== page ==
Utah State University has tested a first-of-its-kind electric bus that is capable of charging itself through wireless induction technology. Dubbed ‘the Aggie Bus’, the e-bus uses a high-power, high-efficiency wireless power transfer system capable of transferring enough energy to quickly charge an EV over an air gap of 10 inches.
Over the past two years, the USU Research Foundation has constantly improved their system until it demonstrated 90% electrical transfer efficiency of five kilowatts over the 10 inch gap. Their demonstration last year and this month has now validated the idea that electric vehicles can efficiently be charged with wireless technology.
Working with USU’s Wireless Power Transfer team and the Utah Science Technology and Research Initiative’s Advanced Transportation Institute at USU, the research team believe they have found a more efficient way to power the nation’s public transportation.
With a combination of modern advances in engineering and Nikola Tesla’s principles of induction, USU engineer Hunter Wu and his team are positive about the progress of their prototype, which was fitted to the Aggie Bus.
The Aggie Bus has already achieved several milestones. It was the first bus developed and designed by a North American organization to be charged with wireless power transfer technology, and it is the world’s first electric bus with WPT technology combining the three following performance metrics: A power level up to 25 kilowatts, greater than 90 percent efficiency from the power grid to the battery, and a maximum misalignment of up to six inches.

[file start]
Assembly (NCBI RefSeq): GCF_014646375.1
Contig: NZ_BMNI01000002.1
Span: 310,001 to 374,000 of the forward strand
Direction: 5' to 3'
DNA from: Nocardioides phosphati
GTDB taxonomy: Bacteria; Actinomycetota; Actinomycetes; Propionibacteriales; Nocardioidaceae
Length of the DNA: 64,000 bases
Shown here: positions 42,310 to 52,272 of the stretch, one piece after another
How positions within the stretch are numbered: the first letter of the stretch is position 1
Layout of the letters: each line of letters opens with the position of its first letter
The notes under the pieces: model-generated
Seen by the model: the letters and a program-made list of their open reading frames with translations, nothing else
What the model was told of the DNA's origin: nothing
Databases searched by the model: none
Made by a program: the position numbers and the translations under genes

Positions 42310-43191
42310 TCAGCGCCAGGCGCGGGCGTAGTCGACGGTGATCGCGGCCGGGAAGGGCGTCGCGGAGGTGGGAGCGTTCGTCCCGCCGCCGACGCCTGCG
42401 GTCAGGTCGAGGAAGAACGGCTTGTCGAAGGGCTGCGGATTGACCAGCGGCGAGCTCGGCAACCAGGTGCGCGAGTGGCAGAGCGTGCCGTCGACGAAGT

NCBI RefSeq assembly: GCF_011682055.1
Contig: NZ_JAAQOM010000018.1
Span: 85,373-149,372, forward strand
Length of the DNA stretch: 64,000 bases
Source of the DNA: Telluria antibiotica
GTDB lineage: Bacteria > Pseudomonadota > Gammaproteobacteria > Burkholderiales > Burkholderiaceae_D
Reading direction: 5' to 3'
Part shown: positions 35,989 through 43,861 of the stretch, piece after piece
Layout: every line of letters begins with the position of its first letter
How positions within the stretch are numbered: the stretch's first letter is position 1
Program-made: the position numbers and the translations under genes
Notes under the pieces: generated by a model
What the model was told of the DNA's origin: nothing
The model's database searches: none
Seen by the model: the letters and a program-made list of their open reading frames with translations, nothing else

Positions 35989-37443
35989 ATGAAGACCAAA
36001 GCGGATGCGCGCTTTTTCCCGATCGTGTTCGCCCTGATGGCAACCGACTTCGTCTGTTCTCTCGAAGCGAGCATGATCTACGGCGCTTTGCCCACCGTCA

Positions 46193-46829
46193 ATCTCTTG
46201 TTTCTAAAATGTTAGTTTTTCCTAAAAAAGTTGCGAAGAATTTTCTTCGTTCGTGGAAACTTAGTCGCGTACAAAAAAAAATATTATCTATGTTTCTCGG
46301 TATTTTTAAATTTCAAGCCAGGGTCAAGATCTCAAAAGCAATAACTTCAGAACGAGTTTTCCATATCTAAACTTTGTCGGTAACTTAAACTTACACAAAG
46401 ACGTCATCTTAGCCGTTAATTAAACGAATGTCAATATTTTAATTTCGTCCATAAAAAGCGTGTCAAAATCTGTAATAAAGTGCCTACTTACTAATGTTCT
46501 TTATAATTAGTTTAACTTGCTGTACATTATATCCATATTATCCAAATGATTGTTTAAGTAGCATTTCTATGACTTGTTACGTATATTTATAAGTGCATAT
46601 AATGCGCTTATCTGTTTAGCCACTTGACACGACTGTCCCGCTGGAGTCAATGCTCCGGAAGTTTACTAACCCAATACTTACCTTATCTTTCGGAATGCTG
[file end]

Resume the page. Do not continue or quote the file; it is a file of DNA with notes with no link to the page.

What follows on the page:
“The unveiling of the Aggie Bus today is a historic achievement and a great leap forward in the science and engineering related to electric vehicles,” said Robert T. Behunin, USU vice president of commercialization and regional development. “As a result of the work done by Utah State engineers, scientists and partners, EV owners and operators will now be able to simply drive over a pad in the ground to recharge their batteries, the benefits of which reach far beyond convenience.”
Via Fast Company